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Four Named to Stanford-Directed Fellows Program
Four Named to Stanford-Directed Fellows Program

February 25, 2015

Four Susquehanna University students are among 123 students from 52 higher education institutions across the United States named as University Innovation Fellows by the National Center for Engineering Pathways to Innovation (Epicenter).

The University Innovation Fellows program is run by Epicenter, which is funded by the National Science Foundation and directed by Stanford University and VentureWell (formerly NCIIA).

Ethan Eastwood '16 of Canton, Mass., Tiffany Richards '16 of St. Thomas, U.S. Virgin Islands, Pierce Perkins '16 of Baltimore, Md., and Alexis Gargin '16 of Newton, N.J., are the first students from Susquehanna University to receive the honor.

The University Innovation Fellows are a network of student leaders working to create lasting institutional change and create opportunities for students to engage with entrepreneurship, innovation, creativity, design thinking and venture creation. The program is part of a national movement to help all students gain the knowledge, skills and attitudes required to compete in the economy of the future.

Susquehanna was steered toward the program by 2006 graduate Laurie Moore, who is the communications manager at Epicenter.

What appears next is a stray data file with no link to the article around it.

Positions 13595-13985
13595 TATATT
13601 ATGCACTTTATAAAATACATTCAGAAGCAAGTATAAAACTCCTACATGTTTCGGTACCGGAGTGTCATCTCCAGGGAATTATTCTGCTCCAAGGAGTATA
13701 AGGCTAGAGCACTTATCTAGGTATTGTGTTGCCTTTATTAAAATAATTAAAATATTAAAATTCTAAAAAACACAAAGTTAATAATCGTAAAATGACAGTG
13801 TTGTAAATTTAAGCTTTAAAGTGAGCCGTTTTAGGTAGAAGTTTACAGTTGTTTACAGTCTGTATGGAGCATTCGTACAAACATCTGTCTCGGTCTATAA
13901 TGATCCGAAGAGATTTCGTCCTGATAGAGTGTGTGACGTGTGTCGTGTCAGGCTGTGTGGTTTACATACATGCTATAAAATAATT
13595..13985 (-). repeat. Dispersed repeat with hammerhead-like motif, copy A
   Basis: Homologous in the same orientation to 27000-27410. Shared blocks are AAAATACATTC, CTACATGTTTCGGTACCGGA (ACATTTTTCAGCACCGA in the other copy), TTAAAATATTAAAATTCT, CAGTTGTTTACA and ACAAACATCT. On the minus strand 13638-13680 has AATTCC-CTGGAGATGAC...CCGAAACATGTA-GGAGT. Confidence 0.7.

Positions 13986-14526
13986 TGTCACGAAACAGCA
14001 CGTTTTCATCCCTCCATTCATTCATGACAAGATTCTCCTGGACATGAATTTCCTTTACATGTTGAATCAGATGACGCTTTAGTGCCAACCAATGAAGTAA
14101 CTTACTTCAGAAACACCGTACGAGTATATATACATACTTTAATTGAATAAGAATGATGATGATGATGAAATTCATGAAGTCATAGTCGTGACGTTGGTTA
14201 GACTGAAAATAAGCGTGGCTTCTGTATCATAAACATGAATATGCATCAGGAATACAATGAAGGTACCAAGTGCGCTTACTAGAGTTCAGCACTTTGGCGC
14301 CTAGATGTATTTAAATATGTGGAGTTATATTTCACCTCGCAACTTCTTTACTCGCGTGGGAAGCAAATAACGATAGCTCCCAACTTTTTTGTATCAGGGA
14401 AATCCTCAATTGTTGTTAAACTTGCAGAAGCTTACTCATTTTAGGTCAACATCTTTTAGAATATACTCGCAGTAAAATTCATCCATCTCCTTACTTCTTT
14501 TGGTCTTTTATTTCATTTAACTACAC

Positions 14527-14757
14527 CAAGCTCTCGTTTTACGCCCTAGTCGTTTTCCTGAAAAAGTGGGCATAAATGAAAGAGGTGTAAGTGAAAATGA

"This is a great opportunity for Susquehanna University to build on the idea of entrepreneurship in both social and science fields," says Catherine Cymone Fourshey, associate professor of history, who sponsored the students. "These students had to complete an unconventional and challenging application that consisted of tweets, videos and short essays. That they completed the application successfully on short notice and at an incredibly busy time of the semester is a testament to their strength as a team, their innovative thinking, and their willingness to take on a challenge."

Fellows are sponsored by faculty and administrators at their schools and selected through an application process twice annually. Following acceptance into the program, students complete six weeks of online training, where they connect with their new network, examine their current entrepreneurial ecosystems and formulate action plans to implement their ideas. Throughout the year, they take part in events and conferences across the country and have opportunities to learn from one another, Epicenter mentors and leaders in academia and industry.

"The passion, drive and leadership to create and build already exists among many students and is integral to Susquehanna's culture," says Eastwood, a history and political science major. "We look forward to using our University Innovation Fellowship training and resources to develop new opportunities that allow the University to capitalize on their enthusiasm and inventiveness in new and exciting ways."

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